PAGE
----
Around the world, only 5 to 20 percent of the population is left-handed. But why?
A 2012 study suggested that societies that had more shared tools have people with the same hand dominance. It makes sense, right? If you only have right-handed tools to work with, you’d better learn to be right-handed or risk injury.
Another study thought handedness came into play for better combat. Those who were left-handed, it was determined, had a better chance of winning a fight. Although perhaps that is because most people are expecting an attack from the right.
And then there is the theory of genes. Some scientists thought genes were definitively the way that we get our hand dominance. However, some identical twins favor different hands.
Huh. So, why are some people left handed?
Well, it looks like it’s a combination of environmental factors and genetics. And a new study has begun to find some of the genes that are most responsible for it.
A gene called PCSK6 is known to provide the information as to where internal organs should be in the body. People with mutations to this gene can have conditions where their organs are reversed in their body (situs inversus), or basically have two left sides to their body and multiple spleens (left-handed isomerism).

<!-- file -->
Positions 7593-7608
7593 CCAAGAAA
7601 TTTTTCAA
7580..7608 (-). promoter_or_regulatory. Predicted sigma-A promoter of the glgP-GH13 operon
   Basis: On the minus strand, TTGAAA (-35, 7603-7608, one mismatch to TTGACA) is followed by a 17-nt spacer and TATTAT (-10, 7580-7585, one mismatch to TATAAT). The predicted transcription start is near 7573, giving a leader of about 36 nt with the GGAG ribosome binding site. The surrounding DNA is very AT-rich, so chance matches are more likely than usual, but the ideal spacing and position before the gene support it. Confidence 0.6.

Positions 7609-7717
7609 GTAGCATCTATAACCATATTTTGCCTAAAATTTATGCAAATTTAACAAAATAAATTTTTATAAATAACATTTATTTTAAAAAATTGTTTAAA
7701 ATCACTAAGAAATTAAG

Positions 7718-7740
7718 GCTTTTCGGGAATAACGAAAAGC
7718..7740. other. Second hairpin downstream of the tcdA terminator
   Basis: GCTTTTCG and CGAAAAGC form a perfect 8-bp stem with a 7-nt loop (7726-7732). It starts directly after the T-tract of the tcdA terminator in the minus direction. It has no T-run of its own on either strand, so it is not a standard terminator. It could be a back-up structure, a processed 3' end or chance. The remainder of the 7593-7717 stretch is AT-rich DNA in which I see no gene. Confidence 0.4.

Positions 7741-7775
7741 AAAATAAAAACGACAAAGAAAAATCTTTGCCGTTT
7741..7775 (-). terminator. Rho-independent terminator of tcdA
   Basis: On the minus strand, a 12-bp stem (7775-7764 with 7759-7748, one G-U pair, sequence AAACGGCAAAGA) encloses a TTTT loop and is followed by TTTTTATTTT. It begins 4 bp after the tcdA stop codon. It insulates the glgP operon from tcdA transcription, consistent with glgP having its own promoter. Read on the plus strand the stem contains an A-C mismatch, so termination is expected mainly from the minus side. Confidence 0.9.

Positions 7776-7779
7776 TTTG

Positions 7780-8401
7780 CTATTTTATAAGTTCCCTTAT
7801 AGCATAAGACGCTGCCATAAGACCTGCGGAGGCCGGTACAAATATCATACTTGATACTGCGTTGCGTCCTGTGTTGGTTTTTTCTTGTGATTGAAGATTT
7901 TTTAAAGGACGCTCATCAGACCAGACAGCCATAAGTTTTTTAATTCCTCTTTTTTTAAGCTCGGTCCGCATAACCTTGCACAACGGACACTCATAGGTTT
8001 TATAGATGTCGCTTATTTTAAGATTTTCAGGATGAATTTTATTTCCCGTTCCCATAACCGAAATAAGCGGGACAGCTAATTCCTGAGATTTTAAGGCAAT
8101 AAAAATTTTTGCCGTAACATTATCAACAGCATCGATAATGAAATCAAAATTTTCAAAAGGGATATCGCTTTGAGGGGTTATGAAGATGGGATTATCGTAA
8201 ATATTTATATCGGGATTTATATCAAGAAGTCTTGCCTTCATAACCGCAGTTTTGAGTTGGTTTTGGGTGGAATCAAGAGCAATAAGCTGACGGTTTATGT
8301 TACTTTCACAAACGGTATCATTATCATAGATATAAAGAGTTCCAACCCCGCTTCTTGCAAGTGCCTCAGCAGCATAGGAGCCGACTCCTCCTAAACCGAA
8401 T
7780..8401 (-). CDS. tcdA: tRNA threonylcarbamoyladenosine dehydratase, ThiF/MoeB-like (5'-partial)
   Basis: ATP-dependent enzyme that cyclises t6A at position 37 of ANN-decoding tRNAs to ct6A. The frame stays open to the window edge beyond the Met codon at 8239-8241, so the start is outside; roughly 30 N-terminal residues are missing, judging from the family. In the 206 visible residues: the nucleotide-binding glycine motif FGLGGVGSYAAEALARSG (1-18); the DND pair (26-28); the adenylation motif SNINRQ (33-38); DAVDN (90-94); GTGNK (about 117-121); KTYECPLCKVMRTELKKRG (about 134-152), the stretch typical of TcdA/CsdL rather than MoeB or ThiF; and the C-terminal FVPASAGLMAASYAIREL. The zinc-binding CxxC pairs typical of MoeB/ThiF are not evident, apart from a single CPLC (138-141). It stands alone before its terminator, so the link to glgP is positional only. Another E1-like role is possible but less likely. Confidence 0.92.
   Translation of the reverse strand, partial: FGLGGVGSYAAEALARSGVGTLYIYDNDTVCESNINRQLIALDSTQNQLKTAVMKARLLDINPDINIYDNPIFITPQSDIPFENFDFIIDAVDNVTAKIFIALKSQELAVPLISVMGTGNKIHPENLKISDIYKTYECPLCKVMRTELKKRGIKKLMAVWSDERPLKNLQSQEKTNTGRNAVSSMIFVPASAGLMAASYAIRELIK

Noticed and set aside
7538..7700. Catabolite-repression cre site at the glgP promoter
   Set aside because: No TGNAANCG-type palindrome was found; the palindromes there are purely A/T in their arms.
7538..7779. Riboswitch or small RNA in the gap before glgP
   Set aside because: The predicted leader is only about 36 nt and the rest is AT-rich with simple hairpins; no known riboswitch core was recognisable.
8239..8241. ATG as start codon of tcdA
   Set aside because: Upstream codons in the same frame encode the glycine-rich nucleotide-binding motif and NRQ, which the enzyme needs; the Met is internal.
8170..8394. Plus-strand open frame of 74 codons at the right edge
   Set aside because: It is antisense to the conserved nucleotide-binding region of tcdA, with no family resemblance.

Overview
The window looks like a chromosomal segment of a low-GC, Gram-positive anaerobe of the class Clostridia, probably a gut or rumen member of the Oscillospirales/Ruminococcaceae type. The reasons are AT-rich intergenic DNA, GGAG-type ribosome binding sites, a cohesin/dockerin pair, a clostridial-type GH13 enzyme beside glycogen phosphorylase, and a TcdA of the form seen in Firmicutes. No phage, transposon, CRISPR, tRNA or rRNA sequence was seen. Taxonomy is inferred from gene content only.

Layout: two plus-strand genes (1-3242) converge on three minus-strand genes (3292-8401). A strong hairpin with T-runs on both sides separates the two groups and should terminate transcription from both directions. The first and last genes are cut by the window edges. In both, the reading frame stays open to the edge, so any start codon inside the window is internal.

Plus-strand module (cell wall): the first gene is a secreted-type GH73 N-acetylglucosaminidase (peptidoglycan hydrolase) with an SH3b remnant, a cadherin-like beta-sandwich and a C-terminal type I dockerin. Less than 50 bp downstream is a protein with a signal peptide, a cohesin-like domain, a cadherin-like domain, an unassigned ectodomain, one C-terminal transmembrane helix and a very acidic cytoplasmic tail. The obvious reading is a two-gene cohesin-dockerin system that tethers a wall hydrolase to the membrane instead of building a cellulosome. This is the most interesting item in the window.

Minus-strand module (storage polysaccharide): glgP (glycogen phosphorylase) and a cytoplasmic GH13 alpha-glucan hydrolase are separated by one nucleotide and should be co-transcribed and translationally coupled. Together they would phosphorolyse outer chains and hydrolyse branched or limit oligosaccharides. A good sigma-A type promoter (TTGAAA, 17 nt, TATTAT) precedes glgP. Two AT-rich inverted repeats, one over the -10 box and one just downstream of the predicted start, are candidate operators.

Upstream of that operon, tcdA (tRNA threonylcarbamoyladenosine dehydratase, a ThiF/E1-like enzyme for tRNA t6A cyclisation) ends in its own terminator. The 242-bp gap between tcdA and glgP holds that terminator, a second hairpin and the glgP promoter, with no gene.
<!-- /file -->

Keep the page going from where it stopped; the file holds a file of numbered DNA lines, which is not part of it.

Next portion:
But it was also found that this gene can affect how the brain works, specifically when it comes to hand dominance.
There’s still more research to do, but it gives scientists a good place to start.
Pretty cool, huh? Here are some other interesting stories that came about this week…
1. Babies know animals should have guts. In this study, it was found that infants expect things that move to have organs inside. When objects were made to appear to be alive and then were broken apart, babies showed surprise that the objects were hollow.
2. A mom posted on her blog about how teenage girls should cover up. This created a slew of responses, from pats on the back to comments about “slut shaming”. I read many of the responses and I liked this one because while the author disagrees, she keeps it civil.
3. A study found that kids can’t properly assess risks. No wonder they don’t listen when you tell them to “stop doing that or you’ll get hurt”! :)
4. Some airlines are making kid-free quiet zones in their planes. Good idea or insulting? Let me know in the comments!
5. More than one fifth of parents think it’s okay to skip the kid’s seatbelt. Interestingly, the wealthier the parent, the more likely they are to say that kids not wearing a seatbelt sometimes is okay.
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Photo courtesy of Heather Katsoulis on flickr.com.